If Oscar Wilde had gone on to write in the 1970s, his dialogue might have sounded a lot like Sir Alan Ayckbourn's, with a similar focus on sexual mores and social satire as a way to take a peek into the human heart. In this truly fine ensemble performance the action begins in a dining room with three couples during a family retreat. The incomparable Martin Jarvis (who has an MBE to his name) plays Norman, the husband of one sister and a potential seducer of her sister and of her sister-in-law. With wit and a finely honed sense of vulnerability, the equally incomparable Rosalind Ayres (who is married to Jarvis in real life) plays Sarah, the focus of so much of Norman's attention.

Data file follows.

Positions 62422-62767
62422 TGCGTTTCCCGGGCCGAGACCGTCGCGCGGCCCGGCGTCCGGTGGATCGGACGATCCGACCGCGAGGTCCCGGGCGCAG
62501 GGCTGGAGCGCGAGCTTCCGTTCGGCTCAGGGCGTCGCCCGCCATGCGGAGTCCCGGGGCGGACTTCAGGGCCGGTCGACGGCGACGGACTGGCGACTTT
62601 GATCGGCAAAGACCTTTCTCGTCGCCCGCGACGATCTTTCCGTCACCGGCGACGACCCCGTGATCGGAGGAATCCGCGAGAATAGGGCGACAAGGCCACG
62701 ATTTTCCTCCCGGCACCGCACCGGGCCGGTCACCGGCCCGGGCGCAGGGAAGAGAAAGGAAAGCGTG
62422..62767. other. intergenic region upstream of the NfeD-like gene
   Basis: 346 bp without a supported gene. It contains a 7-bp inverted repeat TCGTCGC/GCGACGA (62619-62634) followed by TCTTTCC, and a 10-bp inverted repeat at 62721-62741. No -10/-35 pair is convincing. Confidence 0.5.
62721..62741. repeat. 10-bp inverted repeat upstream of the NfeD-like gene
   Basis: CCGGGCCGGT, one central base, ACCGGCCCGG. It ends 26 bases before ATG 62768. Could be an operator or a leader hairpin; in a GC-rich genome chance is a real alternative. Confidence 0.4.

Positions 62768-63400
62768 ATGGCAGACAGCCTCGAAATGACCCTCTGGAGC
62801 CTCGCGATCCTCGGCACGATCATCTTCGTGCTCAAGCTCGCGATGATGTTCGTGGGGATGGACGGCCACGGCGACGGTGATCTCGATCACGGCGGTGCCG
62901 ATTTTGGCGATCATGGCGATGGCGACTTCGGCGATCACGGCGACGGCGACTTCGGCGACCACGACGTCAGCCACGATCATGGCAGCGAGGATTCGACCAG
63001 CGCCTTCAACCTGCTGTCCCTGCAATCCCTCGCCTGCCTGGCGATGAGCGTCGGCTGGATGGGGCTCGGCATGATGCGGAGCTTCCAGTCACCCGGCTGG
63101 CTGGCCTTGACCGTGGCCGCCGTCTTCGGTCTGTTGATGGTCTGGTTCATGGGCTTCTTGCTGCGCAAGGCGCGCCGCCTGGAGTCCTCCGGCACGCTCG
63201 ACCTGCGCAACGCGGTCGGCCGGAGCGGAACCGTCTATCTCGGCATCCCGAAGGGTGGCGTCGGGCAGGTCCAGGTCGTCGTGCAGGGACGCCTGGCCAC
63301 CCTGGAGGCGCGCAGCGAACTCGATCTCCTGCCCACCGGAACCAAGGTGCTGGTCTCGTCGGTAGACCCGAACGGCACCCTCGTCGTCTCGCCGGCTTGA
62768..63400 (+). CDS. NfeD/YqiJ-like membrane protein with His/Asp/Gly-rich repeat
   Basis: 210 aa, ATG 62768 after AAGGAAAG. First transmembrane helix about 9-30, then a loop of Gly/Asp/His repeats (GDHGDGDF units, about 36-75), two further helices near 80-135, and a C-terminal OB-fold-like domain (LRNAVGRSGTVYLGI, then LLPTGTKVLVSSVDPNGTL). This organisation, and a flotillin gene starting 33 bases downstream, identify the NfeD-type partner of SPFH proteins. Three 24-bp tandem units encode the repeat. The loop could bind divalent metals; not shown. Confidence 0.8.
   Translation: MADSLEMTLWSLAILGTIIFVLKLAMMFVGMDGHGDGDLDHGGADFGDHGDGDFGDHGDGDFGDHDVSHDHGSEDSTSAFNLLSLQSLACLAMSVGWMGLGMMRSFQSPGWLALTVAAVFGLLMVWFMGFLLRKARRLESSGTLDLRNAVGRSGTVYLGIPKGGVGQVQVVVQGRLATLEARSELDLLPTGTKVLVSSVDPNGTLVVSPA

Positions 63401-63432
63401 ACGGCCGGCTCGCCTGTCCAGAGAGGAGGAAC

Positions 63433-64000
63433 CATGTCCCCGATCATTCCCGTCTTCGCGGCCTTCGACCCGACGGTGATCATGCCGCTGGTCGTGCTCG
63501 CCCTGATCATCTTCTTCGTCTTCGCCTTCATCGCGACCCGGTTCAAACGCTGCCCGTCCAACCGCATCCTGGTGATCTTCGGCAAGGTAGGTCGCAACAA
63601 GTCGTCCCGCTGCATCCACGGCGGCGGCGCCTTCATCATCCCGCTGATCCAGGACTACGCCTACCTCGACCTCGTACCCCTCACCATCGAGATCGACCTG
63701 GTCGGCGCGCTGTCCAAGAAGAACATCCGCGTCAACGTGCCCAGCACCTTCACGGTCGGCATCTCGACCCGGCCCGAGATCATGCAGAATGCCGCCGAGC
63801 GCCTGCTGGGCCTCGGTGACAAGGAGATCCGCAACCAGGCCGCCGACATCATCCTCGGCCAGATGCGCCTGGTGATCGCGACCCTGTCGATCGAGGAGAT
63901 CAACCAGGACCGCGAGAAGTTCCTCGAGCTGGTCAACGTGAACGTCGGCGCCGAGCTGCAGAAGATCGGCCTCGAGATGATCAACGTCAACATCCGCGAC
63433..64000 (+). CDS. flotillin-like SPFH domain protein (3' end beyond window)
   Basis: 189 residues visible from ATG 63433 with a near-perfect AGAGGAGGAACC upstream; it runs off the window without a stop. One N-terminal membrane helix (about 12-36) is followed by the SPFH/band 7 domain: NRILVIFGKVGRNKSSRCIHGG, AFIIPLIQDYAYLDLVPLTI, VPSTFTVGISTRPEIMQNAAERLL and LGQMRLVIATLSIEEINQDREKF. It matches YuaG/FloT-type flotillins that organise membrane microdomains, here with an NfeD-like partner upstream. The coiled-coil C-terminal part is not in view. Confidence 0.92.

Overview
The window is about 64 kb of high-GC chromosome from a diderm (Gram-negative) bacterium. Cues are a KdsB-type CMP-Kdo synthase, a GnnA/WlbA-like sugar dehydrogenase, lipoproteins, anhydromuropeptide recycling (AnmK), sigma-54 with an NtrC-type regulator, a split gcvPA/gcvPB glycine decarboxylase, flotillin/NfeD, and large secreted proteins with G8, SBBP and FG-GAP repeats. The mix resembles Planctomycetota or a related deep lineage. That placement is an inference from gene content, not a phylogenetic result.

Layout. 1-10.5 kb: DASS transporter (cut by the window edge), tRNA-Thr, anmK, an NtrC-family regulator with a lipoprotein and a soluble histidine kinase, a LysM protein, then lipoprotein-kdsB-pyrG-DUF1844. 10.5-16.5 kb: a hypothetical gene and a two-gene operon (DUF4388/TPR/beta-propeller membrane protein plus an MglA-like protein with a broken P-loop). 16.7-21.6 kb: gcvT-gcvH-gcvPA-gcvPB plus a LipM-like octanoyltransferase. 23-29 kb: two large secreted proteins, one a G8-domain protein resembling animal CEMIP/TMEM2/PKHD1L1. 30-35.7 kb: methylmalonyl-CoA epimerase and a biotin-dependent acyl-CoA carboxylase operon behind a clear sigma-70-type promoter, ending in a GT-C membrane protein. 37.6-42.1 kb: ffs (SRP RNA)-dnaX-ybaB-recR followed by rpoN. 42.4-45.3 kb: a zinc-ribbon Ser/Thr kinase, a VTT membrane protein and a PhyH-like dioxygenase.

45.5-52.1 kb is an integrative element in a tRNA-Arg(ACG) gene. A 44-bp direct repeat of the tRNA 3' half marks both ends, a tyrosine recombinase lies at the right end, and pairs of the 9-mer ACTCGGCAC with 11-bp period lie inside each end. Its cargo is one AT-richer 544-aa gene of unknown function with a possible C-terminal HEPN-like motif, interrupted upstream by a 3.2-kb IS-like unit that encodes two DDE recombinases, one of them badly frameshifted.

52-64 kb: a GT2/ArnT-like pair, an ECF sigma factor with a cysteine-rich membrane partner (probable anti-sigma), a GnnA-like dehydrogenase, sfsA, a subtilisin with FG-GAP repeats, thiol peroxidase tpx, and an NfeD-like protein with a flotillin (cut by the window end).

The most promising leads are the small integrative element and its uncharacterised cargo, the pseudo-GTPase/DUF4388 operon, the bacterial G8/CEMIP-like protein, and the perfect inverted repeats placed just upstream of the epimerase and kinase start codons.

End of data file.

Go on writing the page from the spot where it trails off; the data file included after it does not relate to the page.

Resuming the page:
England’s famous seducer of other men’s wives lays siege to his sister-in-law in the first “battle” of Ayckbourn’s celebrated trilogy The Norman Conquests. In Table Manners, the action occurs in the dining room of Mother’s house, where a conventional middle-class family is attempting to have a pleasant country weekend. But they are no match for Norman, the bane of the family, who horrifies everyone by doing exactly as he likes. An L.A. Theatre Works full-cast performance featuring Rosalind Ayres as Sarah, Kenneth Danziger as Reg, Martin Jarvis as Norman, Jane Leeves as Annie, Christopher Neame as Tom, and Carolyn Seymour as Ruth.